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Book Description JOHNS HOPKINS UNIVERSITY PRESS, United States, 2005. Hardback. Book Condition: New. New.. Language: English . Brand New Book. French Huguenots made enormous contributions to the life and culture of colonial New York during the seventeenth and eighteenth centuries. Huguenot craftsmen were the city s most successful artisans, turning out unrivaled works of furniture which were distinguished by unique designs and arcane details. More than just decorative flourishes, however, the visual language employed by Huguenot artisans reflected a distinct belief system shaped during the religious wars of sixteenth-century France.In Fortress of the Soul, historian Neil Kamil traces the Huguenots journey to New York from the Aunis-Saintonge region of southwestern France. There, in the sixteenth century, artisans had created a subterranean culture of clandestine workshops and meeting places inspired by the teachings of Bernard Palissy, a potter, alchemist, and philosopher who rejected the communal, militaristic ideology of the Huguenot majority which was centered in the walled city of La Rochelle. Palissy and his followers instead embraced a more fluid, portable, and discrete religious identity that encouraged members to practice their beliefs in secret while living safely-even prospering-as artisans in hostile communities. And when these artisans first fled France for England and Holland, then left Europe for America, they carried with them both their skills and their doctrine of artisanal security.Drawing on significant archival research and fresh interpretations of Huguenot material culture, Kamil offers an exhaustive and sophisticated study of the complex worldview of the Huguenot community. From the function of sacred violence and alchemy in the visual language of Huguenot artisans, to the impact among Protestants everywhere of the destruction of La Rochelle in 1628, to the ways in which New York s Huguenots interacted with each other and with other communities of religious dissenters and refugees, Fortress of the Soul brilliantly places American colonial history and material life firmly within the larger context of the early modern Atlantic world. Bookseller Inventory # AAH9780801873904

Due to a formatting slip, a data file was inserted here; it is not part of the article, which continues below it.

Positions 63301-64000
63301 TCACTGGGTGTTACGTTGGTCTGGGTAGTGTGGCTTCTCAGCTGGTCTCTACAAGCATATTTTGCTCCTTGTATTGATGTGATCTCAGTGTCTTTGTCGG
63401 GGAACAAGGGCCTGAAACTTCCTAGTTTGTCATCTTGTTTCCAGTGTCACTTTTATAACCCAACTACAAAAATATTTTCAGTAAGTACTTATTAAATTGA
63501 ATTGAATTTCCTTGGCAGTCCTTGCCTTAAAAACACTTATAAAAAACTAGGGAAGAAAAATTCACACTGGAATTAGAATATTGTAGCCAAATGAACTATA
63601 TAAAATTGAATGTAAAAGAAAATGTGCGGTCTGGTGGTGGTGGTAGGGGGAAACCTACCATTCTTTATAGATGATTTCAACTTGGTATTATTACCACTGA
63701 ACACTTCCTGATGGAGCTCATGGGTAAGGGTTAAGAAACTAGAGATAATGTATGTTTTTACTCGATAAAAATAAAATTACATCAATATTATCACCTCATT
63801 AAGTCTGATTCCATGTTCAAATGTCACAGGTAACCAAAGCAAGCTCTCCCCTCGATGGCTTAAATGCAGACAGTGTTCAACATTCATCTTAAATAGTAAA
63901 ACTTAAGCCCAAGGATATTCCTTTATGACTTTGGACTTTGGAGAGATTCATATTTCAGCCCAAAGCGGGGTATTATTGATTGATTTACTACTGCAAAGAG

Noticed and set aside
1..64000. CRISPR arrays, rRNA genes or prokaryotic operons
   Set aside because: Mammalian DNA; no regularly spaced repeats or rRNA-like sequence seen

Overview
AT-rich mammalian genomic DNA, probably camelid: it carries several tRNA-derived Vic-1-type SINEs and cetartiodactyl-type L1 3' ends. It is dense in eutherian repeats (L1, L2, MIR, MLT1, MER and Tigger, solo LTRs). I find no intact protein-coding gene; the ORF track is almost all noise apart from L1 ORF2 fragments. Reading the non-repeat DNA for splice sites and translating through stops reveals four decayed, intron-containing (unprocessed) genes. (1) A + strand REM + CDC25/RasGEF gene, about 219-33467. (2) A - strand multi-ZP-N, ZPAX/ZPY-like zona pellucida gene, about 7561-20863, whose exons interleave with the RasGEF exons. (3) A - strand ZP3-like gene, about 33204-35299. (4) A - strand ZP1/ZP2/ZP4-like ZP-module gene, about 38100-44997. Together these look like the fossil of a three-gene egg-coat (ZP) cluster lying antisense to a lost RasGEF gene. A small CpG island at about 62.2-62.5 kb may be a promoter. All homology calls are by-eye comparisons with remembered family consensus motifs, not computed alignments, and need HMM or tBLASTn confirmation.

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Book Description JOHNS HOPKINS UNIVERSITY PRESS, United States, 2005. Hardback. Book Condition: New. New.. Language: English . This book usually ship within 10-15 business days and we will endeavor to dispatch orders quicker than this where possible. Brand New Book. French Huguenots made enormous contributions to the life and culture of colonial New York during the seventeenth and eighteenth centuries. Huguenot craftsmen were the city s most successful artisans, turning out unrivaled works of furniture which were distinguished by unique designs and arcane details. More than just decorative flourishes, however, the visual language employed by Huguenot artisans reflected a distinct belief system shaped during the religious wars of sixteenth-century France.In Fortress of the Soul, historian Neil Kamil traces the Huguenots journey to New York from the Aunis-Saintonge region of southwestern France. There, in the sixteenth century, artisans had created a subterranean culture of clandestine workshops and meeting places inspired by the teachings of Bernard Palissy, a potter, alchemist, and philosopher who rejected the communal, militaristic ideology of the Huguenot majority which was centered in the walled city of La Rochelle. Palissy and his followers instead embraced a more fluid, portable, and discrete religious identity that encouraged members to practice their beliefs in secret while living safely-even prospering-as artisans in hostile communities. And when these artisans first fled France for England and Holland, then left Europe for America, they carried with them both their skills and their doctrine of artisanal security.Drawing on significant archival research and fresh interpretations of Huguenot material culture, Kamil offers an exhaustive and sophisticated study of the complex worldview of the Huguenot community. From the function of sacred violence and alchemy in the visual language of Huguenot artisans, to the impact among Protestants everywhere of the destruction of La Rochelle in 1628, to the ways in which New York s Huguenots interacted with each other and with other communities of religious dissenters and refugees, Fortress of the Soul brilliantly places American colonial history and material life firmly within the larger context of the early modern Atlantic world. Bookseller Inventory # BTE9780801873904